Home > Uncategorized > How not to run a credit control team

How not to run a credit control team

I recently consulted with a rapidly growing business that was experiencing difficulties with their debtors. Clearly for reasons of confidentiality I cannot disclose who the client was but below is my summary of their issues.

The key here is that whilst this was a pretty extreme case, the problems are familiar and largely revolve around staff management and motivation. Another difficulty is that certain finance people cannot understand that credit control is not exclusively a “process” role.

1. The team lacked focus. I set targets and this brought about some motivation but credit controllers need to take ownership of their ledger.

2. The targets should be two fold. Day to day collection total targeted on a monthly basis and a target for reducing the old debt. Under no circumstances whatsoever should targets be based around “calls made” . Making a call is very different to getting a result and if one call takes all morning to release a large old debt then so be it

3. Credit controllers need some lassitude to take responsibility. Unlike many in accounts the best credit controllers are self motivated and should not require anything more than guidance. With targets to hand they know what is required

4. The process for chasing is muddled. Accounts under £1k should be purely chased by letter unless there is a dispute

5. Supposedly difficult accounts should not be handled by anyone other than the credit controllers unless there is a negotiation in place. I could not understand why others such as the financial controller were getting involved. It’s extremely demotivating for a credit controller with the clear message that they cannot be trusted

6. Some of the management team consistently referred to disputed accounts as “your problem” . I have not encountered this attitude before and it’s completely dysfunctional. This has to change. There are better methods to handle the disputes than weekly meetings and I had something effective in mind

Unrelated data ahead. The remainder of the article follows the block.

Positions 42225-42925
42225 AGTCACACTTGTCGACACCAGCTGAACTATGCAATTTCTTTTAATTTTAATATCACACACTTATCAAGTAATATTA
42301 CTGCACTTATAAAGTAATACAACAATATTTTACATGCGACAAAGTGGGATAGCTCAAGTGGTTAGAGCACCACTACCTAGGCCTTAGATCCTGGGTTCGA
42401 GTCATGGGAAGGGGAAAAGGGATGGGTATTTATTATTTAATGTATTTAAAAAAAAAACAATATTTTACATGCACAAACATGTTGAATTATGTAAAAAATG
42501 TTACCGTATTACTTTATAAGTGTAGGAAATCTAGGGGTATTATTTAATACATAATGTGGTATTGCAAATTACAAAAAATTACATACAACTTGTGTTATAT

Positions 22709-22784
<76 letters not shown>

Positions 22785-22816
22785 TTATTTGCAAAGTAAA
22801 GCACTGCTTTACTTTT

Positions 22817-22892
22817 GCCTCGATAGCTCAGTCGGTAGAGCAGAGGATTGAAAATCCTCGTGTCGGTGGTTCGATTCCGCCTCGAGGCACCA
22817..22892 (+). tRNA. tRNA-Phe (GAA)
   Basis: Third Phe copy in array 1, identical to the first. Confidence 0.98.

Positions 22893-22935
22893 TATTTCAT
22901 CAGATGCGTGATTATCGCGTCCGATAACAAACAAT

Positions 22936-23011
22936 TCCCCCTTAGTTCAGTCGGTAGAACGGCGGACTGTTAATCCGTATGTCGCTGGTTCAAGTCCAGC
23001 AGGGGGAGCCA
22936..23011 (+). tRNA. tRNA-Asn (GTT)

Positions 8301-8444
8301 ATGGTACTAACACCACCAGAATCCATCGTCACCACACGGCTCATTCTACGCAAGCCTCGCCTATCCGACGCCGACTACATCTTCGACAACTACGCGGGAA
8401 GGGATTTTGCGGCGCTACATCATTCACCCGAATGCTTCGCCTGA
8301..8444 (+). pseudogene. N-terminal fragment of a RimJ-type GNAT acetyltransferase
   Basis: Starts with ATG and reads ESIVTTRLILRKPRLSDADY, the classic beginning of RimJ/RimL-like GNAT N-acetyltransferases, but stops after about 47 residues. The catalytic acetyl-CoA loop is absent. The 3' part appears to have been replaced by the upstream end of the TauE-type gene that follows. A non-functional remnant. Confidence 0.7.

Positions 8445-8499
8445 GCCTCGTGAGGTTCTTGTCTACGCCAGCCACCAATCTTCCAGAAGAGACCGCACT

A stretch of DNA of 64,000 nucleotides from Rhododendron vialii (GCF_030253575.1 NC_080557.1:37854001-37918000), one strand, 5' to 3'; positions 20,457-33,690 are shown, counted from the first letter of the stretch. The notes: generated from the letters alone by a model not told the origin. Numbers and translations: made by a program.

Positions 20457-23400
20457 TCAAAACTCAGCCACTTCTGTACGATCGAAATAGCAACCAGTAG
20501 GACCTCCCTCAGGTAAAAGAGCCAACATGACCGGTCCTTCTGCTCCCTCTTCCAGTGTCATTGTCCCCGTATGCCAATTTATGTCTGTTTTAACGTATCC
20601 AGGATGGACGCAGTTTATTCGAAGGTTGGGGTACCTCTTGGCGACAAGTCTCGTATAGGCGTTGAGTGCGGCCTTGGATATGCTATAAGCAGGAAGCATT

7. You need skilled credit controllers with a strong attitude. Not temporary staff who are simply “chasing debt”. They should be looking at the role as a career and be looking at debtors as an asset of the business that carries some risk and needs careful management. They need encouragement and training.

8. The letters badly needed rewriting. Frankly they were not even literate. I was in the process of doing so. There needs to be a set routine for management of the letters

9. Seriously overdue debtors should receive a solicitors letter. Online claim forms are fine but can cost and can drag out the collections. They should be a last resort given that they take up time and resources. I negotiated a good package with a top firm of lawyers. It would be cheap and effective

10. There needs to be consistent reporting of debtors days and aged totals.

11. Credit assessment is essential. Bad debts are expensive and most are avoided by skilled credit rating

12. There is a tendency to apportion blame rather than genuine teamwork. I have always found that any credit controller under my charge who was willing to work would be guided towards motivation and strong results. That is not a boast but the key is that their failings were my failings. I took always took that responsibility

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